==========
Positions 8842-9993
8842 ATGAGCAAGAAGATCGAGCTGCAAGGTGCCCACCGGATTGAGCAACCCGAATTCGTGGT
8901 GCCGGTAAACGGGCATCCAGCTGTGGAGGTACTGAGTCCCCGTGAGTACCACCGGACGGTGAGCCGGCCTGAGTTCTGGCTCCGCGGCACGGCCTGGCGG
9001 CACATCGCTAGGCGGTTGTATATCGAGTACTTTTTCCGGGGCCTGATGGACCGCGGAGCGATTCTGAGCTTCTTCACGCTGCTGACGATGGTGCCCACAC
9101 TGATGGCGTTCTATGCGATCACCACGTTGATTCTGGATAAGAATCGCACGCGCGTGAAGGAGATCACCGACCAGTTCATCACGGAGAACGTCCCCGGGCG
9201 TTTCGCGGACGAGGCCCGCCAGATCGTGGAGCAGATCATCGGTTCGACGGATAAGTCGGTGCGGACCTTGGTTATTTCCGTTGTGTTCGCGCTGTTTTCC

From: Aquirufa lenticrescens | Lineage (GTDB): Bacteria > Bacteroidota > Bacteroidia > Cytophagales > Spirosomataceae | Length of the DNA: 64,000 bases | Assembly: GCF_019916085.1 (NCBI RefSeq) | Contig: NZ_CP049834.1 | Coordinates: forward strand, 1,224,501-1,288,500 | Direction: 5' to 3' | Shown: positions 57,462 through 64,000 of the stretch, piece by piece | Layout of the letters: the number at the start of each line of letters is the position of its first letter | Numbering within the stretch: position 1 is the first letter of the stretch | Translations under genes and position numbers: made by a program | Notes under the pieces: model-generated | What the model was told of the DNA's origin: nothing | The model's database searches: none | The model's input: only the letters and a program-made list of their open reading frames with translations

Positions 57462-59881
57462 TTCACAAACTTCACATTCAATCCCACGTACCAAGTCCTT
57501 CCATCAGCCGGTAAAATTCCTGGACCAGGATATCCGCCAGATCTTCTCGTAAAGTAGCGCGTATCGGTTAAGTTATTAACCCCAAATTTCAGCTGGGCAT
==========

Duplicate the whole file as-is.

Positions 8842-9993
8842 ATGAGCAAGAAGATCGAGCTGCAAGGTGCCCACCGGATTGAGCAACCCGAATTCGTGGT
8901 GCCGGTAAACGGGCATCCAGCTGTGGAGGTACTGAGTCCCCGTGAGTACCACCGGACGGTGAGCCGGCCTGAGTTCTGGCTCCGCGGCACGGCCTGGCGG
9001 CACATCGCTAGGCGGTTGTATATCGAGTACTTTTTCCGGGGCCTGATGGACCGCGGAGCGATTCTGAGCTTCTTCACGCTGCTGACGATGGTGCCCACAC
9101 TGATGGCGTTCTATGCGATCACCACGTTGATTCTGGATAAGAATCGCACGCGCGTGAAGGAGATCACCGACCAGTTCATCACGGAGAACGTCCCCGGGCG
9201 TTTCGCGGACGAGGCCCGCCAGATCGTGGAGCAGATCATCGGTTCGACGGATAAGTCGGTGCGGACCTTGGTTATTTCCGTTGTGTTCGCGCTGTTTTCC

From: Aquirufa lenticrescens | Lineage (GTDB): Bacteria > Bacteroidota > Bacteroidia > Cytophagales > Spirosomataceae | Length of the DNA: 64,000 bases | Assembly: GCF_019916085.1 (NCBI RefSeq) | Contig: NZ_CP049834.1 | Coordinates: forward strand, 1,224,501-1,288,500 | Direction: 5' to 3' | Shown: positions 57,462 through 64,000 of the stretch, piece by piece | Layout of the letters: the number at the start of each line of letters is the position of its first letter | Numbering within the stretch: position 1 is the first letter of the stretch | Translations under genes and position numbers: made by a program | Notes under the pieces: model-generated | What the model was told of the DNA's origin: nothing | The model's database searches: none | The model's input: only the letters and a program-made list of their open reading frames with translations

Positions 57462-59881
57462 TTCACAAACTTCACATTCAATCCCACGTACCAAGTCCTT
57501 CCATCAGCCGGTAAAATTCCTGGACCAGGATATCCGCCAGATCTTCTCGTAAAGTAGCGCGTATCGGTTAAGTTATTAACCCCAAATTTCAGCTGGGCAT